The 2020 COVID-19 baby boom didn’t happen. The opposite occurred — there were fewer pregnancies and pushed-back fertility treatments. It turns out that when you force people to stay home and live in close quarters, they don’t just reproduce, and prolonged stress is super bad for fertility.
But, with the vaccine just months away from a complete rollout, many couples are feeling emotional relief, hopefulness around their finances, and ready to get their family plans back on track. If this is you, here are a few important financial considerations to pay attention to.
If your plan is to naturally conceive, and you’re successful, your costs are relatively low; you may buy a cycle tracker app (many are free, by the way), healthier foods, prenatal vitamins and acupuncture treatments to boost natural fertility.
If you are going down the path of fertility treatments, however, get out your chequebook. Self-funding is a massive investment. Treatments start at about $ 1,000 for intrauterine insemination and can easily rise to $ 15,000 per cycle for in vitro fertilization.
If you’re employed with benefits, your first stop is to check in with your benefits provider to understand what specific fertility medications and treatments are covered under your plan. And, also review coverage through your province. Your health-care provider will be able to tell you if any of your fertility treatments are eligible to be covered by your provincial health-care plan. As of now, only four provinces offer some fertility treatment cost coverage (New Brunswick, Quebec, Ontario and Manitoba), and it varies wildly.
It’s always best to turn to savings for any out-of-pocket fertility treatment costs, but some families do rely on debt, like a line of credit. My advice is that if you’re paying with debt, you have a clear action plan to get it paid off quickly (18 months or less), because of what comes next.
And, keep your receipts for fertility treatments as they may be eligible for the Medical Expenses Tax Credit.
Start-up costs for babygear
Half of suggested babygear is unnecessary and will cause clutter in your home. If you want proof, I can show you my storage shed and Kijiji sale history.
After becoming a mother and consulting copious amounts of mommy blogs, I know that the basics to focus on are having plenty of diapers and onesies for the first month, a safe place for baby to sleep (bassinet or crib), a car seat (this is essential, even if you don’t have a car), a thermometer, a place to feed your baby (your couch and old recliner chair are free, by the way), bottles and formula (in case breastfeeding isn’t an option), a breastfeeding pump if you plan to breastfeed (sometimes these are covered under your employer benefits), and a stroller.
When purchased brand new, these items can add up to thousands of dollars. But plenty of this gear can be bought second-hand for a fraction of the cost online from sites like Facebook Marketplace or Kijiji. Another way to offset startup costs is through a gift registry, and specifically asking friends and family to give baby essentials only, not toys.
Of course, you will need bigger clothes and a baby carrier and more, at some point, but get this gear as you need it and when it’s on sale; making it easier on your monthly cash flow. And borrow from a friend first, before investing in new items. Your baby might hate the swing chair or Velcro swaddle, like mine did.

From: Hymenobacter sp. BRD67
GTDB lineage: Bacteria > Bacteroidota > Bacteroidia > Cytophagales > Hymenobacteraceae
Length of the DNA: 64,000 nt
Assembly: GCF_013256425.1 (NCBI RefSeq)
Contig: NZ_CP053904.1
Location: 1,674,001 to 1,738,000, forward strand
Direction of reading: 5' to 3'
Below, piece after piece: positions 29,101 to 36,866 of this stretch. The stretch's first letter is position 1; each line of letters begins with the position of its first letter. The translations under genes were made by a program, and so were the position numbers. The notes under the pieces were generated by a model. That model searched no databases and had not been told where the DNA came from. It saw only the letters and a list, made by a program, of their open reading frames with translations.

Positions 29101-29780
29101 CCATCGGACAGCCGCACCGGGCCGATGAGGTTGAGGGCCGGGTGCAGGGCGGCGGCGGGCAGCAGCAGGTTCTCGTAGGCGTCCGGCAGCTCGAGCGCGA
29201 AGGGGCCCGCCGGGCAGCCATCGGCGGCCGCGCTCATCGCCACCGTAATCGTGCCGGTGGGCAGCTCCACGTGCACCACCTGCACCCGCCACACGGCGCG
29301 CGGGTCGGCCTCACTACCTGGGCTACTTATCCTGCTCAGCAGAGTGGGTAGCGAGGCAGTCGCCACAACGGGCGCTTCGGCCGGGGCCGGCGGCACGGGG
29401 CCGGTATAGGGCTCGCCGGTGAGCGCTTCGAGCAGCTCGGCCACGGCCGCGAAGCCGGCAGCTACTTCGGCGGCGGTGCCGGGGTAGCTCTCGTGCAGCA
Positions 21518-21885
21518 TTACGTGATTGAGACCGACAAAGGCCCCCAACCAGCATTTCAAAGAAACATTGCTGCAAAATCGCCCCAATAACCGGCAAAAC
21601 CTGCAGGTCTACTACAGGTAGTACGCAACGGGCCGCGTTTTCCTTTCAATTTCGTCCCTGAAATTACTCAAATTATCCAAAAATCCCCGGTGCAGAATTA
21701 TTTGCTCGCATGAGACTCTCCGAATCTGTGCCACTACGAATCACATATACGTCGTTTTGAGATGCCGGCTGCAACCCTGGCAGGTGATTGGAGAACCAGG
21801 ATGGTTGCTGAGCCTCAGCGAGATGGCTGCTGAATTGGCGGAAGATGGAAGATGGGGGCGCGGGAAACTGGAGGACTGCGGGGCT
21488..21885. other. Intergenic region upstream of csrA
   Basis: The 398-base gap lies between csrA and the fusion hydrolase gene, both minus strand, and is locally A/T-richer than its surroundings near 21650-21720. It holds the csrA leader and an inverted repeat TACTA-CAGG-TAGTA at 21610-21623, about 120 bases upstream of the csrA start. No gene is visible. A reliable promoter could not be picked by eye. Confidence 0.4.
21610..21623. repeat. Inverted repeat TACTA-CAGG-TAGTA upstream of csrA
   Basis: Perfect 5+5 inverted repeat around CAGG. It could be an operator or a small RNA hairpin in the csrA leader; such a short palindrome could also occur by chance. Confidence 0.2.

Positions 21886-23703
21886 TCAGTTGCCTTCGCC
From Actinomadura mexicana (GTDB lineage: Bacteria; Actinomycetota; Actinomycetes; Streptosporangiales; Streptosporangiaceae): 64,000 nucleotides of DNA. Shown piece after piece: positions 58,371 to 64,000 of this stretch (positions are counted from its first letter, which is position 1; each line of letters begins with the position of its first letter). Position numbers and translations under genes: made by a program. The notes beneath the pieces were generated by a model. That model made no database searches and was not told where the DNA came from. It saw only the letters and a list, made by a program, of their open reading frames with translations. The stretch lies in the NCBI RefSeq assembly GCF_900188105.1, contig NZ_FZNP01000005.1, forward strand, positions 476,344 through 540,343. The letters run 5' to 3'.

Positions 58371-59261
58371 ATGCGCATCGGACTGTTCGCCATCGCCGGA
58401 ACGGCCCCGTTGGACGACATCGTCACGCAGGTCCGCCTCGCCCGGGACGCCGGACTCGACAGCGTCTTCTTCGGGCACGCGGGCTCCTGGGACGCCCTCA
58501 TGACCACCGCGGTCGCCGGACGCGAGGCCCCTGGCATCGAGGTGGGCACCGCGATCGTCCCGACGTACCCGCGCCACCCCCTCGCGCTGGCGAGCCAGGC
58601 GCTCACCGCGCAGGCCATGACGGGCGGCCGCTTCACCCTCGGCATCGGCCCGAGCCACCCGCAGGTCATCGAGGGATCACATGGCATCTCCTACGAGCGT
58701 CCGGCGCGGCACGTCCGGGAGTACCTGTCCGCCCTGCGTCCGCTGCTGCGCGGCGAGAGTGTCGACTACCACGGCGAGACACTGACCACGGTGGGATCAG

On top of having a reduced salary on parental leave, parents do spend more for items like diapers, formula, medicine, creams and vitamins. These can easily add up to a few hundred dollars per month. Many families try to save in advance for these costs and also trim back spending in other categories like takeout food and wine. And, when your needed items go on sale, it’s helpful to buy a little extra.
Raising children does get more expensive when kids go to daycare, which can total thousands of dollars each month per child. But, this usually coincides with your return to work and higher income. Daycare costs do go down after age 5, but are typically partly replaced with activity fees, school costs and more. Generally higher expenses are why so many working parents try everything in their power to earn more money through a job upgrade, raise or promotion.
According to recent data, the costs of a four-year undergraduate degree from a university for a toddler today will be close to $ 100,000 when they turn 18. Thankfully, Registered Education Savings Plans (RESPs) are available for parents to help save for this liability, and they benefit from the Canadian Education Savings Grant. When you put money in, you receive a 20 per cent top up of grant money (up to $ 500 annually per child). Thus, when you work that math backwards, contributing about $ 200 per month to the RESP gets you the maximum grant. When invested well (your financial adviser can help you with this), the money should grow to cover the bulk of the education costs.
Many parents have to work exceptionally hard to fit RESP contributions into their budgets. Why not lighten the load and ask friends and family to give gifts of RESP contributions rather than buying toys, use the Canada child benefit (if applicable) for the RESP, and earmark a portion of your paycheque toward it on payday?
Spending money on your baby in 2021 is about balancing priorities. Focus on what’s most important for you and your baby — essential items for care (for both you and your child), and keeping your household finances healthy.
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